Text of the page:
“John has shown that he is getting into top shape after taking ninth place in the Tour of Flanders, and this course suits him even better than the Tour of Flanders. He will need the full support of the team to position him well, as positioning is one of the decisive factors in this race. He needs to be sure that he is in the front of the race entering the final cobbled sections to get a good result. If it ends up in a sprint he is a dangerous outsider.”

    Degenkolb, who finished 63rd in last year’s Paris-Roubaix, said, "I will definitely be aiming for a top-10 place; the form is good enough for me to be there and reach the finale. We have done everything we could in preparation. We already started testing all the equipment in January, as you need special frames, tires and wheels. I am confident about not...

  • Cancellara not as strong as two years ago, says Pozzato

    Filippo Pozzato (Lampre-Merida) chasing on the Paterberg
    Article published:
    April 06, 2013, 19:15 BST
    Barry Ryan

    Italian hopes for turn in fortune at Paris-Roubaix

    The tattoo on his back says that only God will judge him, but Filippo Pozzato is aware that most of the cycling world has an opinion on him, too. "I'm used to criticism," he sighs as he leans against a barrier in the mixed zone at the Paris-Roubaix team presentation in Compiègne.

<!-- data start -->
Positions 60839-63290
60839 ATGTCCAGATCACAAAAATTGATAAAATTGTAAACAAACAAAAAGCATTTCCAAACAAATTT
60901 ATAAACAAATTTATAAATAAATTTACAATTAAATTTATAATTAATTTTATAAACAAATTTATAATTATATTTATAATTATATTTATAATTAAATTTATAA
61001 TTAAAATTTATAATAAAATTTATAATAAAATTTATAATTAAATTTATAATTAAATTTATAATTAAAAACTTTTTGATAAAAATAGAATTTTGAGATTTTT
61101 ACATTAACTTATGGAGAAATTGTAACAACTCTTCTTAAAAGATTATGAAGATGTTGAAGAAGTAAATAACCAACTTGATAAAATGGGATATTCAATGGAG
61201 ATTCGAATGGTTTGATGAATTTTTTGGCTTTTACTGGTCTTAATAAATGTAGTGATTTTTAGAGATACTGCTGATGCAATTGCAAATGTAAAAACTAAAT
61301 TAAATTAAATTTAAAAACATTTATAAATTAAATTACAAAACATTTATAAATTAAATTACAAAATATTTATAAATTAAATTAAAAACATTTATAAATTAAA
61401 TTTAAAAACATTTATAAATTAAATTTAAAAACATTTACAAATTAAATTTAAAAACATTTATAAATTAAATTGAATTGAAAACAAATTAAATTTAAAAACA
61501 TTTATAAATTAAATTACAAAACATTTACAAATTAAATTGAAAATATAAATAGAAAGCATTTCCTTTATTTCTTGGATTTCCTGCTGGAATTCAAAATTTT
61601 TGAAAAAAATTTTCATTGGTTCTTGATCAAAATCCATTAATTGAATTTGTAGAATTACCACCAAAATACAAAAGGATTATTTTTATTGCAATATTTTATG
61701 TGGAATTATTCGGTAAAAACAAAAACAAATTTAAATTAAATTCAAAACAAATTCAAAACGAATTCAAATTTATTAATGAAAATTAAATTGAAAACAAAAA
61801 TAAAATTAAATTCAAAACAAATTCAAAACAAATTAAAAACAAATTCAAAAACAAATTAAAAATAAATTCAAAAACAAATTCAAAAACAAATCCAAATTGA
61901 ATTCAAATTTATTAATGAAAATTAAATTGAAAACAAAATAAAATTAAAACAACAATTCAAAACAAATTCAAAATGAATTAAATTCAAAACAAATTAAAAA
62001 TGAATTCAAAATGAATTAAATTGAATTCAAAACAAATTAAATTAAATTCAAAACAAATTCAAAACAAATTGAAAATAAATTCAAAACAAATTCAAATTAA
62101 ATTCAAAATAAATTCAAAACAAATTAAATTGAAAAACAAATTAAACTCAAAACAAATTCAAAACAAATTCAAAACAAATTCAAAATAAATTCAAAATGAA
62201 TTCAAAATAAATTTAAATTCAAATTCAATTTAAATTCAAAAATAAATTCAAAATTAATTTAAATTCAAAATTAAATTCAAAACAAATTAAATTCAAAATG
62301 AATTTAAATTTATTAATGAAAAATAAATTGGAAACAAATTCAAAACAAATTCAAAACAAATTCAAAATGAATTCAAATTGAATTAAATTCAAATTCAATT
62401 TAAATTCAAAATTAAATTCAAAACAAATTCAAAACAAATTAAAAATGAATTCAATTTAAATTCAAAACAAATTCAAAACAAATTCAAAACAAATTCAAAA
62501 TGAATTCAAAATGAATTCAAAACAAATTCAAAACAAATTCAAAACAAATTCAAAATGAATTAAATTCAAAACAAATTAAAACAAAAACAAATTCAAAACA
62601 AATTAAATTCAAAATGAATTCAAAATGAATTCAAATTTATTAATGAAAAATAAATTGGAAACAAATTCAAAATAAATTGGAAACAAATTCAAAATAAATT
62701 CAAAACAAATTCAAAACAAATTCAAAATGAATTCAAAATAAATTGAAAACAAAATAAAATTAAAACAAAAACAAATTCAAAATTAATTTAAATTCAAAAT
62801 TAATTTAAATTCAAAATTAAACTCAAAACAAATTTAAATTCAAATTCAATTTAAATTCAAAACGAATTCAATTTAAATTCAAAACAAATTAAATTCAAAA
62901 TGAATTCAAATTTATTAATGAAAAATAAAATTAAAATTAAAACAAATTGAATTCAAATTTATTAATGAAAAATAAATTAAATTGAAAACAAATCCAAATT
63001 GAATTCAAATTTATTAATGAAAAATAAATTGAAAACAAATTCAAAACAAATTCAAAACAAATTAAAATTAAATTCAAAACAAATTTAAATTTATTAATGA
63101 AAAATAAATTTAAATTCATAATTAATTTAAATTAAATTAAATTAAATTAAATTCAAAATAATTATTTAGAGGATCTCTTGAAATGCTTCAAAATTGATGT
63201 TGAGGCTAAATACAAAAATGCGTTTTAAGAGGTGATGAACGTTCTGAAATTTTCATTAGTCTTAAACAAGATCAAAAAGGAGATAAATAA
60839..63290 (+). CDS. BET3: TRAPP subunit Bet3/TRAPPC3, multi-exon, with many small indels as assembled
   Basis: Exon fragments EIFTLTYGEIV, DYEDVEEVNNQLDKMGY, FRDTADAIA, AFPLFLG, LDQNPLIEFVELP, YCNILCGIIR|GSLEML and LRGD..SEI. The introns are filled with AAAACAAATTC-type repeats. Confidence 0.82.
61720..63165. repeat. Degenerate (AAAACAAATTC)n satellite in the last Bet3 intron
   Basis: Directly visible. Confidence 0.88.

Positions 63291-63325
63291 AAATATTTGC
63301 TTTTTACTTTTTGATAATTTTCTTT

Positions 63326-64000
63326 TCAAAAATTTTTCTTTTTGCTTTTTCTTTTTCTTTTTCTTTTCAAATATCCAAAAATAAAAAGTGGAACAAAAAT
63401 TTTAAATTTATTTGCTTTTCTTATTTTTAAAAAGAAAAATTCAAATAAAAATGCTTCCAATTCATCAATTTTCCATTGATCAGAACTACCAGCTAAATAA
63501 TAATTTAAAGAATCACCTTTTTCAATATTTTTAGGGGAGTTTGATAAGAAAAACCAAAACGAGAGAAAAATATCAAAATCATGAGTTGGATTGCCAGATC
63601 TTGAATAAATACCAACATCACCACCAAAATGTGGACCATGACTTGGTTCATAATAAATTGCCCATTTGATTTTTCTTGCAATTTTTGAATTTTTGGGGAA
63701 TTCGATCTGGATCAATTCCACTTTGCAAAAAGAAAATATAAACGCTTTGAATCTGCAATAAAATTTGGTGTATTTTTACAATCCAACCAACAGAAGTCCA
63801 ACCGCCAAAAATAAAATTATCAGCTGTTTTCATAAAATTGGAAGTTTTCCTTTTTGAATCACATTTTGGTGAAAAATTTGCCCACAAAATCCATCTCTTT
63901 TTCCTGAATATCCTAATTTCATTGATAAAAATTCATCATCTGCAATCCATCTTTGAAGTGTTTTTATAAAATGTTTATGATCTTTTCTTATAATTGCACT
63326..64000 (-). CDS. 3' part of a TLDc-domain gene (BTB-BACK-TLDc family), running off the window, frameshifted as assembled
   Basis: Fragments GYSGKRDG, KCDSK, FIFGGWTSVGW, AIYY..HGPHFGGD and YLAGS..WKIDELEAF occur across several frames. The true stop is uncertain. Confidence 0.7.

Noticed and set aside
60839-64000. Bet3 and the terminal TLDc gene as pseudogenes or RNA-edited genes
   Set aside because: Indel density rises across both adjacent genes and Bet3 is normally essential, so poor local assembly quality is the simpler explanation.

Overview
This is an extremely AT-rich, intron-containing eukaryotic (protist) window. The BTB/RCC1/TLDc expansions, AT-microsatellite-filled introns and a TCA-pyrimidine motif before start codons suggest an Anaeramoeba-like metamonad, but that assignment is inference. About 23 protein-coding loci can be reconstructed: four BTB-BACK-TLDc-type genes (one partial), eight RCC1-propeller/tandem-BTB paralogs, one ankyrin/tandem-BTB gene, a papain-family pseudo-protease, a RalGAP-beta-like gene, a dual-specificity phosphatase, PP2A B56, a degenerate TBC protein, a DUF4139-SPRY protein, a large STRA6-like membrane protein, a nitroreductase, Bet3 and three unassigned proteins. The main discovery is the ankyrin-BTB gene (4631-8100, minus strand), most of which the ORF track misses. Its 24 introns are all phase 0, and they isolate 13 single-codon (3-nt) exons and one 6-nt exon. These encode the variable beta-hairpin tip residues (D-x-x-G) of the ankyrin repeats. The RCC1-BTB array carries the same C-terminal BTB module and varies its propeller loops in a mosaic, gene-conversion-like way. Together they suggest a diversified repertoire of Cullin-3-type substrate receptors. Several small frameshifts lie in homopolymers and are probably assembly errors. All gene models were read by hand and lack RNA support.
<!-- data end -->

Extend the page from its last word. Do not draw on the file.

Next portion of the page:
After a mixed start to life at Lampre-Merida that saw early joy at the Trofeo Laigueglia give way to insipid showings at Milan-San Remo and the Tour of Flanders, Pozzato arrives in northern France desperately seeking a result.

    If Pozzato's own condition is a mystery, Fabian Cancellara's emphatic win at the Tour of Flanders has led many contenders to rate their prospects to be as glum as the slate grey skies over Compiègne on Saturday afternoon. Call it defiance or delusion, but Pozzato is determined to find a ray of light.

    "I think it's possible to beat Cancellara because I'm convinced that he's not as strong as he was two years ago," Pozzato said. "He's suffering more and even if you look at Flanders last Sunday, he attacked on the last climb, so it's not like he's attacking from 60km to go. Maybe the level is a bit lower now so he's still able to make the difference, but I don't think he's unbeatable."

    The buzzword all week has been anticipation. Directeurs sportifs have earnestly trotted out the same old line about sending riders up the road before Cancellara decides to open the throttle, but - perhaps typically - Pozzato begs to differ.

    "Everyone's talking about anticipating, but it's hard to imagine that Cance will let certain riders just go up the road," he said. "It's obvious that you'll just have to follow him when he hits the front, although I think he's going to wait for the finale, going on how he raced on Sunday. I don't know if I'm talking...